Fifo the Cat says: Demasiado calor

This won’t come as news to anyone who lives in San Miguel, but it’s been hot, borderline miserable here for the past two weeks. I don’t care if it’s hotter in Houston or New Orleans. I live here, not there.

All winter we had to listen to people in Chicago, New York and Boston moaning about the weather. Now, it’s our turn to complain, double-loud, perhaps because we’ve been spoiled by what we have come to call San Miguel’s “perfect climate.”

But: Yesterday, at 5:33 p.m. it was 91 degrees, the wind a pokey 11 m.p.h. and the humidity down to a Saharan 10 percent. Next week, the temperatures are supposed to be in the nineties, except for Friday when it will be 84 degrees or so. A week from Monday the temperatures are predicted to climb to 96 degrees.

Fifo says: I’m not moving until it’s time to eat. 

Remember the line about “it’s not the heat but the humidity”? Baloney. When it gets hot and the humidity goes below 10 percent, your skin gets wrinklier, which makes you look older and grumpier,  no matter how much Oil of Olay you slather on your mug.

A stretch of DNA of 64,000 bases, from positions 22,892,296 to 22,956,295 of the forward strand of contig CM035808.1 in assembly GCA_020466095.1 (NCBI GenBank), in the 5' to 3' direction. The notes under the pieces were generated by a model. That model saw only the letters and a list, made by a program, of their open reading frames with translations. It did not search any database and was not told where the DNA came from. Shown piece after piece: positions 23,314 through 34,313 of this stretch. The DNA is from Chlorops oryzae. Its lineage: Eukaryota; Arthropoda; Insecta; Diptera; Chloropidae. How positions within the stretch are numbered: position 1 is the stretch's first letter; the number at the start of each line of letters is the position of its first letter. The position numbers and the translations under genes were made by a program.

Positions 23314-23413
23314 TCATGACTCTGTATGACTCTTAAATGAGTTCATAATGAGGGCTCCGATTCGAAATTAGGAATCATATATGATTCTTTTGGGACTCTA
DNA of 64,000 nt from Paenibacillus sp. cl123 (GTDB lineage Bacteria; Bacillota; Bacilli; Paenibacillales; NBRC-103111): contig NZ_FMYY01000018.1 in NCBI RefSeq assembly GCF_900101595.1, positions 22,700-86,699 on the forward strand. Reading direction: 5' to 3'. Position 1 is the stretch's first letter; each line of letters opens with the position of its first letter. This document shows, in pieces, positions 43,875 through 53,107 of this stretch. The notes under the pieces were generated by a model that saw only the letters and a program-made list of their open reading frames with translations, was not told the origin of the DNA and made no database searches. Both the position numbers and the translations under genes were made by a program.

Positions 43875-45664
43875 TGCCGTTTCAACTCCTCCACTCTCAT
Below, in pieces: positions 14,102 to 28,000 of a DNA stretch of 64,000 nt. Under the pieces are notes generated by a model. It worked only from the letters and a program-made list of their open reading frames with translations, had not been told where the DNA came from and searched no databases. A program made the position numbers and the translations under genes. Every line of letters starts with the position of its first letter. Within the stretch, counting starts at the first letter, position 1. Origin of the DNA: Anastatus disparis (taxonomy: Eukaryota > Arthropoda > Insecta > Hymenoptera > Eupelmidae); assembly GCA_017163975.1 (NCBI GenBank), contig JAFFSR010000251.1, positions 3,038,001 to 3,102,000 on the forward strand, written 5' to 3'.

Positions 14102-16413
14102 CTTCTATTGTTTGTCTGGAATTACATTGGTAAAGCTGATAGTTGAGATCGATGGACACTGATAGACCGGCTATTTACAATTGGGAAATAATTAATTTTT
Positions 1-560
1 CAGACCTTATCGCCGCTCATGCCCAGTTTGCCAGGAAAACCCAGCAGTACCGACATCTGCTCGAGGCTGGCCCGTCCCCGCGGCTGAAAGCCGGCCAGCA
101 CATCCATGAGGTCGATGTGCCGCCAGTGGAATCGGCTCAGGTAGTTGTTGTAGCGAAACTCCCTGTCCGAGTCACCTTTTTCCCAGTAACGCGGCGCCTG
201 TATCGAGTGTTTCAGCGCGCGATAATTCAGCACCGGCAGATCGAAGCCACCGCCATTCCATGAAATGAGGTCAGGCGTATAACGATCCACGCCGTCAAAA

The landscape is pretty much fried until further notice, even with Félix running around watering everything in the place like a Chinese fireman. (Is that an ethnic slur?)

The latest forecast promises some rain the week after next, which actually would be a little bit ahead of schedule for the rainy season to begin.

The surest indicator of our dire situation is our cat Fifo. Not a particularly vivacious sort even during sparkling weather, these days he sleeps 22 hours a day, and spends the rest of the time eating or meowing for more food. Mucho calor, he says.

Of course, when the rains arrive, everything will turn green, Fifo will perk up and we’ll be giving each other congratulatory high-fives for our wise decision to move to a place with such ideal weather.

It’s called the Chicago Syndrome. After all their whining, on Memorial Day the pasty-looking masses there will rush to the lakefront, dusty barbecue gear in tow, to enjoy a memorable day outside.

And if you ask anyone then about winter, they’ll look at you and say, “What winter?”

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